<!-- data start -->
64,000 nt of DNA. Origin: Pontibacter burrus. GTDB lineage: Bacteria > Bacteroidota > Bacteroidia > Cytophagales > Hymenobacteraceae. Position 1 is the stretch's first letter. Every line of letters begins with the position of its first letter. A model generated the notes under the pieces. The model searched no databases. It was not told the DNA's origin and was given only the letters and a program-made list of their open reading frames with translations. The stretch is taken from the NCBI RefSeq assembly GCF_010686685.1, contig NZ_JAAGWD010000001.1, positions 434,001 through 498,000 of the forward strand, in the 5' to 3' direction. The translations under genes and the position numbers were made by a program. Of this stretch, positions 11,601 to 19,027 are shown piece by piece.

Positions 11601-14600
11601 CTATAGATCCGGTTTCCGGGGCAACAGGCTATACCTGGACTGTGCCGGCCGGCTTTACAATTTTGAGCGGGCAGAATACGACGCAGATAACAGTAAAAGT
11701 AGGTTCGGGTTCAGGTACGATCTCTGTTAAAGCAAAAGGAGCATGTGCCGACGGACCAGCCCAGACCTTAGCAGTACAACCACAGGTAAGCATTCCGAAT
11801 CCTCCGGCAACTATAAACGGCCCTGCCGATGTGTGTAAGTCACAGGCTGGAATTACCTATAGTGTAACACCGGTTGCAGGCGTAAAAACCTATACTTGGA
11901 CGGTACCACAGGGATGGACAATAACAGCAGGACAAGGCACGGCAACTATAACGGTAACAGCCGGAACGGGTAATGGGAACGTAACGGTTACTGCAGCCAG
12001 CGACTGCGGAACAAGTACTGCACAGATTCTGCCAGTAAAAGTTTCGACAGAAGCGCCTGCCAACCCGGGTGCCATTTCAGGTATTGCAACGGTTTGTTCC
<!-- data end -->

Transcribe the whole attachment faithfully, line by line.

64,000 nt of DNA. Origin: Pontibacter burrus. GTDB lineage: Bacteria > Bacteroidota > Bacteroidia > Cytophagales > Hymenobacteraceae. Position 1 is the stretch's first letter. Every line of letters begins with the position of its first letter. A model generated the notes under the pieces. The model searched no databases. It was not told the DNA's origin and was given only the letters and a program-made list of their open reading frames with translations. The stretch is taken from the NCBI RefSeq assembly GCF_010686685.1, contig NZ_JAAGWD010000001.1, positions 434,001 through 498,000 of the forward strand, in the 5' to 3' direction. The translations under genes and the position numbers were made by a program. Of this stretch, positions 11,601 to 19,027 are shown piece by piece.

Positions 11601-14600
11601 CTATAGATCCGGTTTCCGGGGCAACAGGCTATACCTGGACTGTGCCGGCCGGCTTTACAATTTTGAGCGGGCAGAATACGACGCAGATAACAGTAAAAGT
11701 AGGTTCGGGTTCAGGTACGATCTCTGTTAAAGCAAAAGGAGCATGTGCCGACGGACCAGCCCAGACCTTAGCAGTACAACCACAGGTAAGCATTCCGAAT
11801 CCTCCGGCAACTATAAACGGCCCTGCCGATGTGTGTAAGTCACAGGCTGGAATTACCTATAGTGTAACACCGGTTGCAGGCGTAAAAACCTATACTTGGA
11901 CGGTACCACAGGGATGGACAATAACAGCAGGACAAGGCACGGCAACTATAACGGTAACAGCCGGAACGGGTAATGGGAACGTAACGGTTACTGCAGCCAG
12001 CGACTGCGGAACAAGTACTGCACAGATTCTGCCAGTAAAAGTTTCGACAGAAGCGCCTGCCAACCCGGGTGCCATTTCAGGTATTGCAACGGTTTGTTCC